He said that the “return of these people (convicts) is only adding to the fear the Muslims here live under.”
'Happy The Men Are Back': Families of Convicts
Ever since the convicts walked out of the sub-jail, a sea of reporters descended upon Randhikpur. On 21 August, when The Quint approached a shopkeeper in the village regarding the address of a convict, Radheshyam Shah, who pointed at a two-storey building quickly, as if it was routine for him to guide people towards that house. Radheshyam's family lives right across the street from Bilkis’ parents’ house.
It was Radheshyam who had approached the Supreme Court for remission after serving 14 years in prison. Two police personnel were stationed outside his house when The Quint visited his house on 21 August.
While Radheshyam refused to speak, his brother Ashish who runs a grocery story on the ground floor of their family house claimed that his brother was “innocent and irrespective of that spent 14 years in prison.”
Ashish said, “My brother’s wife and daughter are finally happy that he is out of prison. Please leave them alone.”
Families of most of the convicts remained unavailable for comments, Jai Bhatt, son of convict Shailesh Bhatt told The Quint, “I was in class four when my father was sentenced to life imprisonment. We have suffered enough.”
Jai said, “Do you know how difficult it was to convince people to marry our sisters and daughters? In fact, nobody wanted to build any relations with us. We were ostracised from society.”
Jai, like Radheshyam’s brother Ashish, claimed that his father Shailesh and uncle Mitesh Bhatt were innocent. When pointed out that they are both convicts, he said, "We respect the judicial system of this country. They have served their sentence and are free now."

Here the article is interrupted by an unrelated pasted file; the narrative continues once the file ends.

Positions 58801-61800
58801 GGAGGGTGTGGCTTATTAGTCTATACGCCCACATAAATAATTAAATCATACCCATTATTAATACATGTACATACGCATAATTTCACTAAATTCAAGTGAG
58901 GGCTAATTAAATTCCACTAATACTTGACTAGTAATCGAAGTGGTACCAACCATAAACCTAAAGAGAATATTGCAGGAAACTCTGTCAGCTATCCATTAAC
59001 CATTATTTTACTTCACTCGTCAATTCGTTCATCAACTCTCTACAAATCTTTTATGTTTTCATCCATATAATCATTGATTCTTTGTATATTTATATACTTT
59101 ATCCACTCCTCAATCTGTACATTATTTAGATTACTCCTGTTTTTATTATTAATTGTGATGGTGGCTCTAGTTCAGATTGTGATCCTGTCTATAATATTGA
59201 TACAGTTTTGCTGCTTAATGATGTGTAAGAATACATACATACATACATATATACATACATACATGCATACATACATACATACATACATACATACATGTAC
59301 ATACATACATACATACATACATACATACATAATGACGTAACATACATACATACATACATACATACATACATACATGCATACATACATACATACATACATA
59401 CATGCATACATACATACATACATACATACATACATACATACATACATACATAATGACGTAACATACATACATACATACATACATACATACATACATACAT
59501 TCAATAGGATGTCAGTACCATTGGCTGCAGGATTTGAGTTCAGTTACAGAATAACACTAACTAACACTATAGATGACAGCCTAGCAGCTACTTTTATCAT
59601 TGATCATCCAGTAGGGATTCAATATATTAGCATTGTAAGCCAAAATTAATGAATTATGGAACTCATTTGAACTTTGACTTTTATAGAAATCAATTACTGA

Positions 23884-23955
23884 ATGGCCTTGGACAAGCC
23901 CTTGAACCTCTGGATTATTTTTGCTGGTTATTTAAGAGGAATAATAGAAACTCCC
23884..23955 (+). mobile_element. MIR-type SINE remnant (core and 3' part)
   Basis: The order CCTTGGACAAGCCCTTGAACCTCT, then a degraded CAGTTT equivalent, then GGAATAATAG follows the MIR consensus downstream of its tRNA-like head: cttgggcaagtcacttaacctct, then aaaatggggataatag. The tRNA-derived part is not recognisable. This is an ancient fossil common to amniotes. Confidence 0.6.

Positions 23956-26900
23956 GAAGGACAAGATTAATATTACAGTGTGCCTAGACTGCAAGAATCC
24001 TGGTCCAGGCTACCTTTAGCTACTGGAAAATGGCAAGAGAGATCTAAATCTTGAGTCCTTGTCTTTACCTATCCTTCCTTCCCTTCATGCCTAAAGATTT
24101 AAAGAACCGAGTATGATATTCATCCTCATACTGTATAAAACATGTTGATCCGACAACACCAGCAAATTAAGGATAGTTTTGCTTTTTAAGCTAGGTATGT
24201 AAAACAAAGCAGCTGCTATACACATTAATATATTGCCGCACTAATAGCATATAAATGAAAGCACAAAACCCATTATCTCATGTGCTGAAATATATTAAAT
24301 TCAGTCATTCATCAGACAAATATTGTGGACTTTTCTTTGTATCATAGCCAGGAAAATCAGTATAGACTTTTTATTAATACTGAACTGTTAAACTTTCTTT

Randhikpur's 'New Normal'
A dot on a map, Randhikpur is unable to come out of the shadow of what happened in 2002. Twenty years later, its residents are hesitant to talk about what they think of the 11 convicts being released from jail.
"20 saal purani baat hai madam. Ab kya bolein? Jo hona tha ho gaya. Ab sab ghar wapas aa gaye hain (It's been 20 years since the riots. What should we say now? Whatever happened, happened! Everybody is back home)," said Bhaggu Bhai, another shopkeeper in the area.
When pointed out that Bilkis Bano has not yet returned, Bhaggu was quick to retort, "Who is stopping her? She should also come back."
Keshavbhai Joshi, a tailor in the area, initially refused to accept that he knows any of the 11 convicts. When he heard Bhaggu talking, however, he was quick to jump in, "Humaare gaanv mein sab normal hai. Ye sab Hindu-Muslim baatein media mein hoti hain, yahaan sab theek hai. (Everything is normal in our village. This chatter around Hindu-Muslim animosity only happens in the media. Here everything is normal)," he said.
Meanwhile, Bilkis and her family live in fear, unwilling to disclose where they've put up. They don’t have a permanent address. The children have changed multiple schools in all these years. “Every time, one of the convicts was out of jail on parole, we would live under fear. Imagine now that all 11 are out. Who will ensure our safety? Bilkis’ husband Rasool had asked.